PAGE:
In the first column the proportion of the hedged amount is given and in the second and third column of the table the proportions of forward contracts and currency options used to hedge are listed respectively. The fourth fifth and sixth column show the nominal effect on the costs in each scenario relative to the ‘zero impact’ scenario (exchange rate remains stable at 1.22 USD/EUR) while it is assumed that in each hedging strategy the strike price is the current spot rate of 1.22 USD/EUR. Comparing the results of the table shows the advantages and disadvantages of each strategy. If 100% of the currency exposure is hedged only using options, the costs rise by $1,525,000 (which is exactly the option premium $30,500,000 * 5%) both in the ‘zero impact’ scenario and in the scenario of 1.48 USD/EUR, since in both cases the option will be exercised.
In the case of a strong dollar (1.01 USD/EUR) the option will not be exercised since euros can be bought to the lower spot rate but the premium is lost. In total the costs still sink by 3,725,000 because the effect of the lower spot rate compensates the premium. Using only forward contracts to hedge results into no impact on the costs in any case since the exchange rate is fixed no matter what happens and there is no initial cost entering the contract. In case AIFS does not hedge at all, the costs either decrease by $5,250,000 if the exchange rate is 1.01 USD/EUR, or remain unchanged in the ‘zero impact’ scenario or increase by $6,500,000 if the exchange rate is 1.48 USD/EUR. The impact on the cost if nothing is hedged arises merely from the difference in the spot rate and is much stronger than in the hedged case.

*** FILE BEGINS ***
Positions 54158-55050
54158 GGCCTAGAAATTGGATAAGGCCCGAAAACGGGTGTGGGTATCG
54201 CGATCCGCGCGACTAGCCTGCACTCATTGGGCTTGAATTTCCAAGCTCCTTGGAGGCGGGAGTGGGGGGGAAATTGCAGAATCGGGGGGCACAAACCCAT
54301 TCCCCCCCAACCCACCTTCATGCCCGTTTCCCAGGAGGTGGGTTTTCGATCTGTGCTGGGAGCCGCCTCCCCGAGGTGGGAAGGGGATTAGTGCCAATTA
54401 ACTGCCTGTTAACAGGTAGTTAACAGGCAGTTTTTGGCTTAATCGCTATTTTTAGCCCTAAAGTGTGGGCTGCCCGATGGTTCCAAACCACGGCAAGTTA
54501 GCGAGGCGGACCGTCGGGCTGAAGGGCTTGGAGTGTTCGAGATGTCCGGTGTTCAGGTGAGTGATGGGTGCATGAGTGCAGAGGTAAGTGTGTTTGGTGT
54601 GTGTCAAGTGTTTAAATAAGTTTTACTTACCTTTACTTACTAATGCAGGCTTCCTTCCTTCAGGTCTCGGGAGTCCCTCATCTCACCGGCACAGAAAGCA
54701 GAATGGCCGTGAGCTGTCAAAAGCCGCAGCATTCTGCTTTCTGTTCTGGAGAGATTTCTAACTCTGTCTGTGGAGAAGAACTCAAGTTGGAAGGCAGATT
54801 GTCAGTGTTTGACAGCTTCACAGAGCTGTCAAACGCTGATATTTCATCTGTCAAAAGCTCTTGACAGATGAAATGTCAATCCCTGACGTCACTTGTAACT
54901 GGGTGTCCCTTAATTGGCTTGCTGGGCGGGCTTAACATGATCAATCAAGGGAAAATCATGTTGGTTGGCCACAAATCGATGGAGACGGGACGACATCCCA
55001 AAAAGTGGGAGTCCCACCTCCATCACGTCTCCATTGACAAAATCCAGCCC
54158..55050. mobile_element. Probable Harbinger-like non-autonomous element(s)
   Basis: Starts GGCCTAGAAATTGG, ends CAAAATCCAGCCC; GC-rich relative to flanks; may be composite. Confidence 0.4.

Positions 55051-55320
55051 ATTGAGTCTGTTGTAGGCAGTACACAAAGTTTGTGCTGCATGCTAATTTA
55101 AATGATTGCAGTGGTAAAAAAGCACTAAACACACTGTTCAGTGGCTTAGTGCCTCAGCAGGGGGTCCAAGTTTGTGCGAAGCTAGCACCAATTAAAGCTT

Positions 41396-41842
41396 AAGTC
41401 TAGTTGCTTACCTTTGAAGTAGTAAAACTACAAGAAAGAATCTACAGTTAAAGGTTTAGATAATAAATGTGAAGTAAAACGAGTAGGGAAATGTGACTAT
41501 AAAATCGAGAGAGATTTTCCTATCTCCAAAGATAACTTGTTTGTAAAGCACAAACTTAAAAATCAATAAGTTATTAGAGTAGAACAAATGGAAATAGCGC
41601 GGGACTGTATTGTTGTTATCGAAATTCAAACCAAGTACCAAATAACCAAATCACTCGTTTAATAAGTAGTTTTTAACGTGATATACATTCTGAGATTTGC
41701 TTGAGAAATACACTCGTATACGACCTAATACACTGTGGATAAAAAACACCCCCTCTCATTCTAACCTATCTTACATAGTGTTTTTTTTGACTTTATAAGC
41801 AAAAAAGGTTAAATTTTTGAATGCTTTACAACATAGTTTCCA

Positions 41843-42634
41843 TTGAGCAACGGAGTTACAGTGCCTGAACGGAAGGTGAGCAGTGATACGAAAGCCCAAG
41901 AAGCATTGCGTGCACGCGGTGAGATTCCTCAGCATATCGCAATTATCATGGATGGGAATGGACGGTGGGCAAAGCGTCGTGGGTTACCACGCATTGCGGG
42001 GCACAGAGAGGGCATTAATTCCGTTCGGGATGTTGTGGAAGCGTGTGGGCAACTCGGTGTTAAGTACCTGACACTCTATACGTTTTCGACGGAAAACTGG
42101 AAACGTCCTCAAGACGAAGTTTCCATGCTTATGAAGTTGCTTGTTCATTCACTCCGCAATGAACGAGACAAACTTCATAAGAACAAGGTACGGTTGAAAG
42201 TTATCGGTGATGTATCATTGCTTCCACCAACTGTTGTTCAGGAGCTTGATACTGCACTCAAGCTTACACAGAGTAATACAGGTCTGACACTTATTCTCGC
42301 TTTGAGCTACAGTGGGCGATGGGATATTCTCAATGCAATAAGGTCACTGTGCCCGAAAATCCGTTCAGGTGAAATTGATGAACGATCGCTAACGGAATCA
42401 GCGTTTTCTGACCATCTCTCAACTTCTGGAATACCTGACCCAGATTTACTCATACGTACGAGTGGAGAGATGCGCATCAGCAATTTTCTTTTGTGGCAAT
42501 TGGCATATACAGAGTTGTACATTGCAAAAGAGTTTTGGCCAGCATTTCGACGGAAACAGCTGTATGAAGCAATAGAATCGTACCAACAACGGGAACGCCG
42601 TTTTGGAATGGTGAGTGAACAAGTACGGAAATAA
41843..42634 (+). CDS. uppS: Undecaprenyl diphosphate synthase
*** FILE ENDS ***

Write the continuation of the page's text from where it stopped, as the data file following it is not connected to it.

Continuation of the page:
Since the company is highly affected by news of war, terrorism and political instability, events which are impossible to predict, I would suggest to alter their hedging policy and use mainly options for hedging. In case of such terrible news the forecasted volume of 25 thousand could drop up to 60%. That means in the worst case of a 60% drop, the companies costs decrease by 15 million euros but AIFS would be obliged to buy this amount if they are only hedged with forwards. Options instead would give the company more flexibility, which is a major issue since not only the exchange rates fluctuate but also the volume of participants. In my opinion AIFS should use proportions of 75% options and 25% forward contracts. In this way AIFS would fix the costs for a quarter of their exposure and still be flexible enough to react to different market circumstances and unforeseen events.
Moreover AIFS should keep covering 100% of their exposure because they have already experienced a loss of $700,000 in 1995 while they only hedged 80%. In addition the company should continue to deal with 6 different banks to reduce the counterpart risk. In the following table the impact on the costs in different scenarios are summarized using the same methodology as in the table above.
In the worst case scenario with 10,000 participants and in the scenario with 30,000 participants the currency exposure decreases to €10 million and increases to €30 million respectively but the impact on the costs using different proportions of forward contracts and options remains the same relatively speaking.
Instead of derivatives, an alternative possibility for AIFS to hedge their currency exposure would be to set up accounts abroad in foreign currency up to a certain amount. This would simplify the hedging approach and it would be reasonable the business model of AIFS forces them to keep foreign exchange every year.